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Coding Thread, Ruby in Coding and Web Development; Ok, I think I am being very dense. Yes, all right, what's new? I'm looking at Ruby as I keep ...
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    TechMonkey's Avatar
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    Ruby

    Ok, I think I am being very dense. Yes, all right, what's new? I'm looking at Ruby as I keep hearing about it & thinking it is worth looking at but I can't really see the point. Sorry, I know that sounds very dismissive but I'm trying to see an application and can't. I know it seems very powerful but if it can only be run via CLI is it just limited to playing with text files, some text manipulation and some nice math calculation? Has anyone done anything impressive with it on here?

    I am hoping it is just me showing my programming n00bness. Having only used ASP, PHP, Java and a bit of VB I've never really used local scripting so I think I just can't put a grand use to it.

    ta

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    I think that web stuff is the real use for Ruby - Ruby on Rails has an intro to this and wikipedia also has an overview.

    I think PCPro's Real World web section had a few articles on it recently but they don't seem to be on their web site.

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    webman's Avatar
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    I think it sucks.

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    Geoff's Avatar
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    Do you mean just ruby? or did you really mean ruby on rails?

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    webman's Avatar
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    Both I hate ruby itself as a language, and trying to use it on rails is even worse. The development process is just too convoluted for me. Running Webrick from terminal on obscure ports, restarting sql and/or webrick whenever you make changes to the db structure, no thanks. I prefer my PHP in Apache where I can Ctrl+S, Alt+Tab, F5 to see my changes immediately.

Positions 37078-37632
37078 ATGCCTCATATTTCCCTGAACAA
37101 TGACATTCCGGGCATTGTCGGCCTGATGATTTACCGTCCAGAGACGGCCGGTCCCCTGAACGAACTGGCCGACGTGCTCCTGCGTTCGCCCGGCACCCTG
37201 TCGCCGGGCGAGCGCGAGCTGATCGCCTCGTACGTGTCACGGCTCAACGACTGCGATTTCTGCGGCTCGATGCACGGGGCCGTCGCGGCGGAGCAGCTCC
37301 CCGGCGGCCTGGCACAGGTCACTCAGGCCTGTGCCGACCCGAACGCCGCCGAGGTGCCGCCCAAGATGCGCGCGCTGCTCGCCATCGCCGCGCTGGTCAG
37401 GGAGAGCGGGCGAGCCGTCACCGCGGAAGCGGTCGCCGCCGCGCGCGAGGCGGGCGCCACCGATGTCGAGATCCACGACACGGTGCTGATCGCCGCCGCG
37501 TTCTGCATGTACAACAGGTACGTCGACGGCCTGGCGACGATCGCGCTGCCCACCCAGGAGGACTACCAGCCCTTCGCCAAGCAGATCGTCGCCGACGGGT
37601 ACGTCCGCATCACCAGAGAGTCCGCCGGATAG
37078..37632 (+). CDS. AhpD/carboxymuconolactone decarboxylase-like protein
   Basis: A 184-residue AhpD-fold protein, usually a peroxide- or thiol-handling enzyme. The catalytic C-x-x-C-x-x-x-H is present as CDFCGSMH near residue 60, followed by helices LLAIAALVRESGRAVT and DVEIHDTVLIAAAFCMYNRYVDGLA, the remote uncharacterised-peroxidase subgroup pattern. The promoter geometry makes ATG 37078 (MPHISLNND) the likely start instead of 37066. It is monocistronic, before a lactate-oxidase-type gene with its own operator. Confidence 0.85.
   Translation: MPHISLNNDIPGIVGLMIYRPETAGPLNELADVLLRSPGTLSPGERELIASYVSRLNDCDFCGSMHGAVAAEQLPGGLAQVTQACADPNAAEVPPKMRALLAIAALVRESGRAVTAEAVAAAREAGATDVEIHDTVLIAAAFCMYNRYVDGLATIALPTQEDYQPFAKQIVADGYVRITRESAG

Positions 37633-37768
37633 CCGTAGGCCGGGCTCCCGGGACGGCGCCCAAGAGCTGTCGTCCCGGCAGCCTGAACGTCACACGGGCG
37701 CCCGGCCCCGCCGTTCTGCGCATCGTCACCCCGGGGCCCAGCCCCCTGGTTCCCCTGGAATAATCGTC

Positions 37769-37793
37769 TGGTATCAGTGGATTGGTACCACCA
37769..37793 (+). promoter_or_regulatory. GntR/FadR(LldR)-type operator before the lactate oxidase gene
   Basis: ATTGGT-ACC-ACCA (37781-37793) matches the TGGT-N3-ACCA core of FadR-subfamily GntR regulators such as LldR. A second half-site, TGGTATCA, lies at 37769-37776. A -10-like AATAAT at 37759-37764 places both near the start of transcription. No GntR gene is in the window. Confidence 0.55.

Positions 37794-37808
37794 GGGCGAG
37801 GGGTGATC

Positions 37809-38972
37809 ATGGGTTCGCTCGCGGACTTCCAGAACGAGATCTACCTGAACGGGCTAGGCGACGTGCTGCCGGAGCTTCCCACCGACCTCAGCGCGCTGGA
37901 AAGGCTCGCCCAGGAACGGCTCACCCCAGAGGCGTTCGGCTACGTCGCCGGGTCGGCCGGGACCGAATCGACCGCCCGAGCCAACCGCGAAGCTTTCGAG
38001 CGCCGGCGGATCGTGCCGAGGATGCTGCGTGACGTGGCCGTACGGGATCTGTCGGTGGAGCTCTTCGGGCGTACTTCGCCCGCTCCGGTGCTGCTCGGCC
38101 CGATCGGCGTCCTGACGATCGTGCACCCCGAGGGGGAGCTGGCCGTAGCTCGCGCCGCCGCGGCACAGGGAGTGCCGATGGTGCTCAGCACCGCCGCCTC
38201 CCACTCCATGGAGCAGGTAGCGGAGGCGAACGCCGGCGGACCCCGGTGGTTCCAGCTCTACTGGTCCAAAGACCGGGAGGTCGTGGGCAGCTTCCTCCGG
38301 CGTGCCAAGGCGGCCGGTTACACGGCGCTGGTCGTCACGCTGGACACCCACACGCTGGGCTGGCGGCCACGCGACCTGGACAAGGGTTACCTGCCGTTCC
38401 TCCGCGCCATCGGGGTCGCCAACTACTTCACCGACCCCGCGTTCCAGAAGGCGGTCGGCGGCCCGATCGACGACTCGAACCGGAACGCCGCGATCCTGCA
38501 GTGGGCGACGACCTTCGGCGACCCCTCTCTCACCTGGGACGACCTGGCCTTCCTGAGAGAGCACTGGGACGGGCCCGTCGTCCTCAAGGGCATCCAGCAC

Last edited by webman; 28th April 2008 at 02:41 PM.

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    It depends on your own preferences and attitudes... Also, as with any job the tools you use depends on the requirements and constraints.

    In terms of the syntax Ruby is vastly different from most procedural programming languages such as C, php, perl, etc. It's particularly suited to object-orientated programming.

    I've had a play with the Rails framework and it's all about conformity in order to reduce development time, but that means there's a steep learning curve, especially if you're new to OO programming. I recommend it highly if you have time to learn it's principles, because it can save time. I also recommend Agile Web Development with Rails as a good book to start with, it helped me.

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    Geoff's Avatar
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    Ruby performance sucks. It is impossibly slow, even compared to languages like Perl or Python. Look at the performance improvements of rails 1.9, and you'll get an idea of just how bad 1.8 is.

    But Rails scales very well -- in the simplest example, the default configuration for Rails is a mongrel cluster, even on a single machine. It's a really strange and perverse design where you put a load-balancing proxy in front of at least three Rails/Mongrel web servers, each listening on a different local port. And unless you've done something stupid, this will Just work, right out of the box.

    But as long as your database server can handle it, you can just throw another server behind that load balancer. A lot of work has gone into making load balancers and database servers scalable, and you can take advantage of that, if you really need to.

    What this means is that I probably would not write a performance-critical desktop app (like, say, a game) in Ruby. But for web apps, it makes sense. If you can write the same app twice as fast, with half the people, you can afford to throw four times the server resources at it -- and as a bonus, you got it up in half the time as your competitor, who thought scalability == performance.